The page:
On 31 May 1889, unusually heavy rainfall washed out the South Fork dam in western Pennsylvania and released twenty million tons of water from a reservoir known as Lake Conemaugh. A monstrous flood swept through the Little Conemaugh River Valley and made its way towards Johnstown, 14 miles downstream from the dam, destroying everything in its path.
As the water rushed through the valley, it accumulated an enormous amount of debris, which caught fire once it reached Johnstown. Many drowned in the flood as it swept through town while others were killed by the resulting blaze–a staggering 2,209 men, women, and children died.
“With railroad tracks washed away and telegraph lines down, contact with the city was completely cut off,” explains one source, “so most early newspaper editions carried stories based on rumor, conjecture, and the accounts of a few overwrought survivors.” Reports started coming on June 1 and one example of conjecture was the estimated death toll—some reports were low while others were as high as 10,000.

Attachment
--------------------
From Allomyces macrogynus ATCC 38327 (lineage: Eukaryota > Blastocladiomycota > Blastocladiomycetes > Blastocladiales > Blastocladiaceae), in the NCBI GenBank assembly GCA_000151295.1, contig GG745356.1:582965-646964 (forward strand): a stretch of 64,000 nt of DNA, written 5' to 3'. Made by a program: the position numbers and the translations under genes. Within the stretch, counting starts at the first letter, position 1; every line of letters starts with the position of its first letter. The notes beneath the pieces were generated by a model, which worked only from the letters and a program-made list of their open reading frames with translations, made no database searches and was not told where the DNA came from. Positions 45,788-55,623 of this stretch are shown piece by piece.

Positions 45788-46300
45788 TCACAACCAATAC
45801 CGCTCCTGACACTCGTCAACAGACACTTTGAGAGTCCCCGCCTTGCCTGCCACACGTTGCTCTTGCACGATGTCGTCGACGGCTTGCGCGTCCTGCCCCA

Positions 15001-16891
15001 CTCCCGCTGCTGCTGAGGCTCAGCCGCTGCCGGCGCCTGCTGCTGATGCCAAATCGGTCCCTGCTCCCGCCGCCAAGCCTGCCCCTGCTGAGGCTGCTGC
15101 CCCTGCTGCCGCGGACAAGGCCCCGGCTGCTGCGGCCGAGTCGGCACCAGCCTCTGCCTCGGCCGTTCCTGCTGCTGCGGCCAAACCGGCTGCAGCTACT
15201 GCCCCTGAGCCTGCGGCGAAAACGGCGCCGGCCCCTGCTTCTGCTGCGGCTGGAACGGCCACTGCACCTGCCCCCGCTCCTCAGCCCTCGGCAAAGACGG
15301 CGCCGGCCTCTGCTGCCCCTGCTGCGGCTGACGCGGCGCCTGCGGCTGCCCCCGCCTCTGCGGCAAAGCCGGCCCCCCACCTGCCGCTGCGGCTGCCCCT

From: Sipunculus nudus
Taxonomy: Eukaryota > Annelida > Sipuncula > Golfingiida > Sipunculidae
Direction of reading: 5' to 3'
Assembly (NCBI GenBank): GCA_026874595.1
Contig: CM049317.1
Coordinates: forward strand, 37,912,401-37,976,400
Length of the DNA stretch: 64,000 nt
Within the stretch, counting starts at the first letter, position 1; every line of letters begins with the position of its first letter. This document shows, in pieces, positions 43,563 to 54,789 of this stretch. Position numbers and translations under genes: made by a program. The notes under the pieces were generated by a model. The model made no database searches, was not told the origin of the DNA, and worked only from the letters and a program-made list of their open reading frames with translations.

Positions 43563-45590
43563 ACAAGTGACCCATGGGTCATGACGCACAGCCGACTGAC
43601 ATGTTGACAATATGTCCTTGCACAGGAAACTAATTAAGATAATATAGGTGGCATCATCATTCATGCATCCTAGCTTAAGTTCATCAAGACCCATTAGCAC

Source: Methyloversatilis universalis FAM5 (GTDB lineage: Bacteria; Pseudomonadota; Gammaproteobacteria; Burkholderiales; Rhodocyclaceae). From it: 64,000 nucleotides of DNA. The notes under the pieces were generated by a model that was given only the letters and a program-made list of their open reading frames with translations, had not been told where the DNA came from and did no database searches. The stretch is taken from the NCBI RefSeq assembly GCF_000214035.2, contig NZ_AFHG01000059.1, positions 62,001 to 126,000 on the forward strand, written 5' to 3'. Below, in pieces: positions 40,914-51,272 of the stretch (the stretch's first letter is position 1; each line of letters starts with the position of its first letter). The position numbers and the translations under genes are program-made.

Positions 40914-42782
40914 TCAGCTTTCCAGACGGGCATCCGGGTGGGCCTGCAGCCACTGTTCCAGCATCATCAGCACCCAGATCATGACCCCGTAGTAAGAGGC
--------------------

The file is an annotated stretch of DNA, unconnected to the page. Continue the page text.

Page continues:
In the days and weeks following the Johnstown flood, newspapers covered the story obsessively. They published details of the moments before, during and after the flood, included sketches of makeshift morgues, destroyed buildings and railroad lines and maps of the water’s course, and provided numerous personal stories of loss and survival. The devastating circumstances of the event made it a national news story with newspapers from as far as California providing reportage.
Because it had so much local and national coverage, Chronicling America is an excellent resource for newspaper accounts of the flood and its aftermath.
The articles and images below are just fraction of what can be found on Chronicling America and they tell the story of the Great Johnstown Flood of 1889.
Coverage from nearby Pittsburgh, Lancaster and Somerset:
Reports in Virginia newspapers:
The Johnstown flood was a national news story—below, coverage in newspapers from Nebraska, New Mexico and California:
Are these pictures primary sorces?
Yes, since the images came from newspapers published at the time, they would be considered primary sources.